Philadelphia dating scene
“I was single, and it was during the Tinder revolution,” she said.
“I had kind of always looked down on it; there was the stigma of online dating, and I kind of thought, ‘I don’t need online dating to date.’” Nonetheless, as more of her friends and co-workers started adventuring into Tinder, Bradford followed. She wanted more information about potential matches before saying yes to dates; she also wanted to monitor her privacy so that coworkers and colleagues wouldn’t be stumbling upon her dating profile in the middle of a work presentation.
“I worked in finance, and I didn’t want all the finance bros to see me in, like, my Vegas party dress,” she said. It was really hard for me to know whether a guy was looking for me to plug into his life and be his support system, or if he wanted to combine forces and have a relationship of equals,” Bradford said. So I was kind of like, how do I get them vetted already where I’m like, I know you’re looking for an equal relationship, I know you live in the city, I know you’re not a drug dealer, I know you have a job, I know you have ambition, and I know you’re not my coworker.” After several failed attempts at getting other apps to do this, Bradford – who holds a degree in tech and is a Google alumna – realized she could probably do it herself. 7 in The League’s list of the country’s top 15 power-couple-inducing cities, determined with data pulled from other cities where The League is already at work.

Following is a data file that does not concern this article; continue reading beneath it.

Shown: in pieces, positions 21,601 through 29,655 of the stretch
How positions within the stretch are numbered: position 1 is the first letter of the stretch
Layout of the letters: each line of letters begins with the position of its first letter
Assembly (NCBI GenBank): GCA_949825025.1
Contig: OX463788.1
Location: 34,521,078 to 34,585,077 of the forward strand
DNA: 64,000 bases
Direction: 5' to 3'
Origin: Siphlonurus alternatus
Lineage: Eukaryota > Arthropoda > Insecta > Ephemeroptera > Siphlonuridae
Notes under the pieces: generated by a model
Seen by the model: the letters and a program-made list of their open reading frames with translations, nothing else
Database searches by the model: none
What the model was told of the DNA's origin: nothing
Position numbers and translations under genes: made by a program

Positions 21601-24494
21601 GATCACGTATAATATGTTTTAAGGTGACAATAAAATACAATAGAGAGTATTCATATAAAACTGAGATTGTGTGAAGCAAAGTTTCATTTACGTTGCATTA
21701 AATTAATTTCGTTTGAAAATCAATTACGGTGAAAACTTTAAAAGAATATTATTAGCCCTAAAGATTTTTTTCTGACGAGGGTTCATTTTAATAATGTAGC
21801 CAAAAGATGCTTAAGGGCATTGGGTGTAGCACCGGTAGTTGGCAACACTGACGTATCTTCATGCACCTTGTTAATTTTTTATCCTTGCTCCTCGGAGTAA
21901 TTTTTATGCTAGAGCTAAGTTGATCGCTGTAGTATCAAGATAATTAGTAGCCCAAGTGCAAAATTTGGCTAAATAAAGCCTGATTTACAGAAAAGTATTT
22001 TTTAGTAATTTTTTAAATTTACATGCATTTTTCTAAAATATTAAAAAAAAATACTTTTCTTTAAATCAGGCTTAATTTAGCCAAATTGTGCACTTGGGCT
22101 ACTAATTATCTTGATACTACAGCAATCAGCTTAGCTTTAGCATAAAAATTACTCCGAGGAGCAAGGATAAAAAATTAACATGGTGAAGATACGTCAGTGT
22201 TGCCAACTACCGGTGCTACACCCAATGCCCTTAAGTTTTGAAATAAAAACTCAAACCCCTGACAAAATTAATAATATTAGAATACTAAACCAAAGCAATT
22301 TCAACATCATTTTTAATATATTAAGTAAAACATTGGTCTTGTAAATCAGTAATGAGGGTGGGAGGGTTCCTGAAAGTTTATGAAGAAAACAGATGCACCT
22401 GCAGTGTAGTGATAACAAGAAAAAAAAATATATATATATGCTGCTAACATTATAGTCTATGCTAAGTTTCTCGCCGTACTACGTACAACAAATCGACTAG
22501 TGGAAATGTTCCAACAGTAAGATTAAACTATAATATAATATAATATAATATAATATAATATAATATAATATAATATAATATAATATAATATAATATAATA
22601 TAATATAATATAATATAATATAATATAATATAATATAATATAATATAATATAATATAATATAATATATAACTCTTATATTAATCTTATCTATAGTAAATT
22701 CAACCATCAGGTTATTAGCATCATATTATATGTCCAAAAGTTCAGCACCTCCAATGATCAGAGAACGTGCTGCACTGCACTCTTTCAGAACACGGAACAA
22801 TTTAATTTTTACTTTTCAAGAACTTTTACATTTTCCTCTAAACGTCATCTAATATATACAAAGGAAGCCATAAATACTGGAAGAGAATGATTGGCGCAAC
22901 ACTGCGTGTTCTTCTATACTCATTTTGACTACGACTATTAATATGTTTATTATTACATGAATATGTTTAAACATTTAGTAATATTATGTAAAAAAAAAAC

Even with more privacy, though, the actual types of dates Amanda found on the apps were not ideal, either. After an initial 1,000 users got the app going during its first iteration in November 2014, several rounds of fundraising boosted the app with million and a New York launch in January 2015. “The League used data from its successful League power couple matches in its existing cities to find variables that serve as predictors,” the company said in a statement.
“It’s a city filled with academics who come here to learn and help the city and never leave.That’s why it came as a bit of a surprise when The League – a members-only mobile dating app that sifts through applications to hand-select the best prospects based on education, career, and a handful of other discerning qualifications – announced it had chosen Philadelphia as its next location, joining San Francisco, New York, Los Angeles, Chicago, Boston, and London as the next hotbed for successful, high-brow singles looking for partners of equal caliber.Philadelphia is the first of 10 cities getting the app this summer, which will give fancy people from places like Atlanta, Miami, Denver, and, yes, Philly, the chance to be decisive in their dating choices and create a nation of what The League markets as “power couples.” What’s more, the allure is working on people.For anyone who has spent more than a couple weeks on a dating app hunting for an enduring, meaningful romance, the Philadelphia dating pool can start to feel extremely small.As a city often lauded by locals for having a small-town, neighborhood-centric feel within a big city, that benefit is a double-edged sword as faces quickly become familiar and the number of potential partners dwindles after every failed date.